Unchanged: Just something to slog past as fast as possible. This would be easier with more XP boost items, both as drops, buffs and purchaseable in the In Game Store.
Old quests are changed to daily quests: Likely some old quests would be removed … with all the trouble that will bring.
Hero classes: Apart from death knights, who effectively can skip an entire expansions worth of quests, we would see new hero classes. Perhaps starting at level 65 (getting to level 68 in a starter zone enabling the player to go straight to Northrend) or even level 75 (getting to level 80 in a starter zone enabling the player to go straight to Cataclysm zones such as Hyjal). This actually feels rather appealing.
All of the game is End Game: Imagine if everything became end game through a scaling system. No matter what level you are the world would change accordingly to your level: You could go to Pandaria as level 1, or go to level 1 zones as a level 100 – and still find it challenging. I think this would require extensive use of phasing and other inventions but it feels like a good idea. It could bring challenge back to a game that is often berated as “too easy”.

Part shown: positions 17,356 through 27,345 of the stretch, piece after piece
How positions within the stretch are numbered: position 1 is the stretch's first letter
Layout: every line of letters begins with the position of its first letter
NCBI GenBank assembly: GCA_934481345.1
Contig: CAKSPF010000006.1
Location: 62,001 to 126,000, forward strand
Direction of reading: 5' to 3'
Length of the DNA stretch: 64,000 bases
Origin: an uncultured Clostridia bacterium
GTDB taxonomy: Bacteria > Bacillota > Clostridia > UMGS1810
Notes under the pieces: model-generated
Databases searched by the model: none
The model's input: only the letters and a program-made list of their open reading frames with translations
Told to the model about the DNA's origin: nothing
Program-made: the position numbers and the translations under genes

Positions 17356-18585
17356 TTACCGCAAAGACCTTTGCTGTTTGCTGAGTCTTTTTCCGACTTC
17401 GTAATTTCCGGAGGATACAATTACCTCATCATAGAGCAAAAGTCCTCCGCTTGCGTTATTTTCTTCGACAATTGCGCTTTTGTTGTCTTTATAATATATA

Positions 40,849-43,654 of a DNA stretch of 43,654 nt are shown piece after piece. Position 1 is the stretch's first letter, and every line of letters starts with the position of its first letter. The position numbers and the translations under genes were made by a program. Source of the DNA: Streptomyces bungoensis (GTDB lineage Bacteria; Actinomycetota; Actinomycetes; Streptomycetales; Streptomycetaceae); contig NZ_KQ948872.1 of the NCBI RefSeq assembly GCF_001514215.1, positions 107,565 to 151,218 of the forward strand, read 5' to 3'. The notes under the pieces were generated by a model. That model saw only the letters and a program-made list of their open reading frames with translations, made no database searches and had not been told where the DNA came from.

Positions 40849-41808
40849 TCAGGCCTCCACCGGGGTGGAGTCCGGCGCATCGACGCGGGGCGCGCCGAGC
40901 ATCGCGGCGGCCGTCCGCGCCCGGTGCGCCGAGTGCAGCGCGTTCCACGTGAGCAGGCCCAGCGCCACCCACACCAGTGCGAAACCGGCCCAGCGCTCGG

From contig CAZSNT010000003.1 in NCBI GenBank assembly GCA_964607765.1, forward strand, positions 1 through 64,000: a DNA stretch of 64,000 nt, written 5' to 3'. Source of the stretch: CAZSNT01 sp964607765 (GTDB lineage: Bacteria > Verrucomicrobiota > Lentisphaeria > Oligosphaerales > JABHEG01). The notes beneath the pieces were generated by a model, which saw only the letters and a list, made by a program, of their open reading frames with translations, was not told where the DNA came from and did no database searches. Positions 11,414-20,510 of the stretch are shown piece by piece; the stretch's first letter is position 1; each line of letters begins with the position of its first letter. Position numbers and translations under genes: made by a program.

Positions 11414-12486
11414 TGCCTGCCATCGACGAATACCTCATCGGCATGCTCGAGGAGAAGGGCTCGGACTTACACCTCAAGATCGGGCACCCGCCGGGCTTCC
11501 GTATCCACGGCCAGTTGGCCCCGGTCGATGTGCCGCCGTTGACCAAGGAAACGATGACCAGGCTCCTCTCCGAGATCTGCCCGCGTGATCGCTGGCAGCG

Instant 100: Imagine you pay an NPC X thousand gold and in an instant is promoted to “champion”. It might not be especially fun for those who like leveling alts though … because a system like this would become “mandatory” in a split second. It would also be unfair to completely new players who want nothing more than end game participation but can’t afford it. On the top side it would speed up the leveling process, especially for bored altoholics. With an NPC it would still be a “choice”.
Tailormade Timeless Isle zones available for low level characters: Imagine having the choice between open world exploration and open-ended quest lines, or the traditional quests and leveling. Tailormade Timeless Isle zones could reward 10 times more XP than usual quests, making leveling in these zones faster and possibly more fun. Both systems would coexist. The fast and the furious could speed through levels in a couple of hours and start end game within a day. The sloths of World of Warcraft could trudge along wellknown quest paths for their own enjoyment. Nifty, no? Sure it is!
I don’t think we could do without levels completely. I do think we will see the mechanism of leveling to change. Hopefully for the better. Hopefully with more choices. Hopefully even more fun than it is now. PErsonally I love levels and leveling.
I’m addicted to the ding.